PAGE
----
I was listening to one of the local news shows last night. The news anchorman told his listeners that this Christmas season will be a "make or break" one for online shopping.
Even in the context of what news anchors usually say, this is a remarkably silly thing to tell viewers. Actually, I guess I should not take it out on the anchor - I expect he was just reading what some supposedly knowledgeable analyst had written.
The first reports do show that this is going to be a very good season for online shopping. As many as 23 million people will buy at least something over the Internet. The Wall Street Journal estimates that online shopping will account for about $US6 billion out of total Christmas sales of $184 billion this year.
At a bit more than 3%, the 'Net part is not all that big a percentage. But $6 billion is real money, and it compares rather well to the $57 billion in sales expected for mail-order businesses for the entire year.
That the percentage is so high at this stage in the development of e-commerce should wake up some people in the retail sector. It is impressive that customers are ready to spend $6 billion over the 'Net in spite of fears regarding privacy, that your credit card will get ripped off or that you are dealing with a kid in some basement rather than a real company. This is also in spite of the fact that most Internet shopping sites are not easy to find or use and are not that reliable.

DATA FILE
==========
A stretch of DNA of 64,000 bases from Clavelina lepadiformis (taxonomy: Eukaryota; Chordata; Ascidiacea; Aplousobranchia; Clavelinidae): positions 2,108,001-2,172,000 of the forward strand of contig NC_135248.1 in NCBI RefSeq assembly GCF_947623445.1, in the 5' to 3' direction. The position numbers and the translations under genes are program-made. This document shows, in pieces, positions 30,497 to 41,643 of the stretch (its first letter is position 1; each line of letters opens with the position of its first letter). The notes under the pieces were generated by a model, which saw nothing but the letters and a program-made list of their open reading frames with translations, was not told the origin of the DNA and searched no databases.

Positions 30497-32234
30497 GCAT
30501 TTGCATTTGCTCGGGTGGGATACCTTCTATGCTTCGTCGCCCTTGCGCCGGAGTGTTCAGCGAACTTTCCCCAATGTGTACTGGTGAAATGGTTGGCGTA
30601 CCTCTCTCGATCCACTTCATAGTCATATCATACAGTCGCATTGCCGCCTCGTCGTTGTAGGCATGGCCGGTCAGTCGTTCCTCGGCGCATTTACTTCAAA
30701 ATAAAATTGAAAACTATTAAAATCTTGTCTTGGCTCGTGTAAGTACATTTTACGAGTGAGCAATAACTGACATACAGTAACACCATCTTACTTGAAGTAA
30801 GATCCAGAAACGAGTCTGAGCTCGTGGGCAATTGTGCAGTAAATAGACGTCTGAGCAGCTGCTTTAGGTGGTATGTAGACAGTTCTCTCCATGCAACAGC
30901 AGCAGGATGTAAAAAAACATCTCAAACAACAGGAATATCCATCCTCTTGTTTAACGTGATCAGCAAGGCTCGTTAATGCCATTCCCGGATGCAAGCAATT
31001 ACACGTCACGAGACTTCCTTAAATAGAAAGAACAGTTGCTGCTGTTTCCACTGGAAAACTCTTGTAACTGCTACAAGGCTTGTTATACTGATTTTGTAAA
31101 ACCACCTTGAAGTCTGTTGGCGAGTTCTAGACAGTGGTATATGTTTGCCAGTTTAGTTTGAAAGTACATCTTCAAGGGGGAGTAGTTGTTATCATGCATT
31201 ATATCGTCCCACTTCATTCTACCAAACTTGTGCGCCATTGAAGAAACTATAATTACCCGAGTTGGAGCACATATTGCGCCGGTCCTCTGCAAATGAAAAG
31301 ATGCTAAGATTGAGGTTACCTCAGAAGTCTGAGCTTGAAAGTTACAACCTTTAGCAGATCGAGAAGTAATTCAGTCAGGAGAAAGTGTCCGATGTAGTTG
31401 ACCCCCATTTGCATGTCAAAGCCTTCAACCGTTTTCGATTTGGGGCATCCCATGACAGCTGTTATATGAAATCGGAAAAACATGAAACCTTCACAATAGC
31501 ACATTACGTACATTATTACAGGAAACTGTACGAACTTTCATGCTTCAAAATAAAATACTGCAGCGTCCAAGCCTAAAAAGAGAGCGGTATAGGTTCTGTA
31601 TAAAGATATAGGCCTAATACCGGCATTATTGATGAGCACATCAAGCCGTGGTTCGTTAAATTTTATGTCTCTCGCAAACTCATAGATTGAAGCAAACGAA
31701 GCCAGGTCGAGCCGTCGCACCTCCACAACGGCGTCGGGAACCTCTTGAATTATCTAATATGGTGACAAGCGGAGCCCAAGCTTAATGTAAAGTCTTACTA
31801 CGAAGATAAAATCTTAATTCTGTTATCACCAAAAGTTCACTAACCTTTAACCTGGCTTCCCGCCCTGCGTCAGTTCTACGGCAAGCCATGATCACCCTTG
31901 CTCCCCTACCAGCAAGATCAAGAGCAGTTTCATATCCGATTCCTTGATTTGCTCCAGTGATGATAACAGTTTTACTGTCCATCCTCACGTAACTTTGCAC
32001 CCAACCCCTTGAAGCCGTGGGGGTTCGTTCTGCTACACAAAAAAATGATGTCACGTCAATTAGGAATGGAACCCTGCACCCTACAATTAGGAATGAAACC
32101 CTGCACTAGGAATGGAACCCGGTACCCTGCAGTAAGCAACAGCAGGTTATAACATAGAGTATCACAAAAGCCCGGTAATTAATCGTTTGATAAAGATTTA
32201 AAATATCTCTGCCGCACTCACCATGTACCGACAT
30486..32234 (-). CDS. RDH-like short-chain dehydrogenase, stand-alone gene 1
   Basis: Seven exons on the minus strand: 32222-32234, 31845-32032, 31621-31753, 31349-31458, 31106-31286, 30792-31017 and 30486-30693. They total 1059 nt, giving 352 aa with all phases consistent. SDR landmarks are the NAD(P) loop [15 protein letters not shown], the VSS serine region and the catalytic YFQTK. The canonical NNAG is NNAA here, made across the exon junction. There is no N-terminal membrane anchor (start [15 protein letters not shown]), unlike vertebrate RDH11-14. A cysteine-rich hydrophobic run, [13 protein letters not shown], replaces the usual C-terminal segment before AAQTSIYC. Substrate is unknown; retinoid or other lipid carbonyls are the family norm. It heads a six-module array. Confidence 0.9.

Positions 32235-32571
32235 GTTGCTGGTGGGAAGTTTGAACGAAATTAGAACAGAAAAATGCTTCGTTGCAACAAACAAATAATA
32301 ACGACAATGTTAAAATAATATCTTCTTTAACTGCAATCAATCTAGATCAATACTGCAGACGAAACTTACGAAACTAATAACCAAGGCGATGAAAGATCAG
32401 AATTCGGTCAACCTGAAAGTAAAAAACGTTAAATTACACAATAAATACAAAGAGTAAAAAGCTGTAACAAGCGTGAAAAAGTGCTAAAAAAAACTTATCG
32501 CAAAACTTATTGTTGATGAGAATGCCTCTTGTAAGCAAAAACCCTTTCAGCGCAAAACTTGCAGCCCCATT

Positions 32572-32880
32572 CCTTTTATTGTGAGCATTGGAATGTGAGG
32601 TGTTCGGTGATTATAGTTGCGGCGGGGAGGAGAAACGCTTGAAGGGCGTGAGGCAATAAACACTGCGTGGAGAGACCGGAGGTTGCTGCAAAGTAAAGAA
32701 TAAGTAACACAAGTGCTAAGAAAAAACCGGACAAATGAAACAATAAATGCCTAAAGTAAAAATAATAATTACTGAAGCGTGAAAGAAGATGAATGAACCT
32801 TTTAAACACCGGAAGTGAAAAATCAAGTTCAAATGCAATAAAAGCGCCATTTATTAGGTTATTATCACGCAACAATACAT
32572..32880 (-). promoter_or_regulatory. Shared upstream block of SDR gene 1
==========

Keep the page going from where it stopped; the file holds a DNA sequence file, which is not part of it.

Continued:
For every Amazon.com, the definitive e-commerce site, or Williams-Sonoma (www.williams-sonoma. com), a very nice site despite not having any privacy statement in evidence, there appears to be a hundred sites that seem to have taken the extra effort to make it hard to find what you want or make your computer crash on a whim. A good, if that is the right term, example of such a site is the Netscape home page, where it is at best counter-intuitive to find out how to download a new browser.
Levi Strauss & Co.'s recent decision to get out of online sales shows that even very well established companies can fail online.
Looking at Levi Strauss' current Web page, I can see easily why the company failed - I was totally confused and could not figure out what to do. But extending a failure of a site to the whole 'Net is like claiming that playing real country music on the radio cannot get an audience when the only local attempt to do so is hosted by two of the dumbest announcers I've ever heard.
Online retailing is not going to succeed or fail based on this year's experience. Anyone who thinks it will shows an impressive misunderstanding of the inexorable creep of the 'Net into our lives.
Disclaimer: I could say something about Harvard and creeps, but I won't. The above view of the Internet's future is mine.
Bradner is a consultant with Harvard University's University Information Systems. He can be reached at firstname.lastname@example.org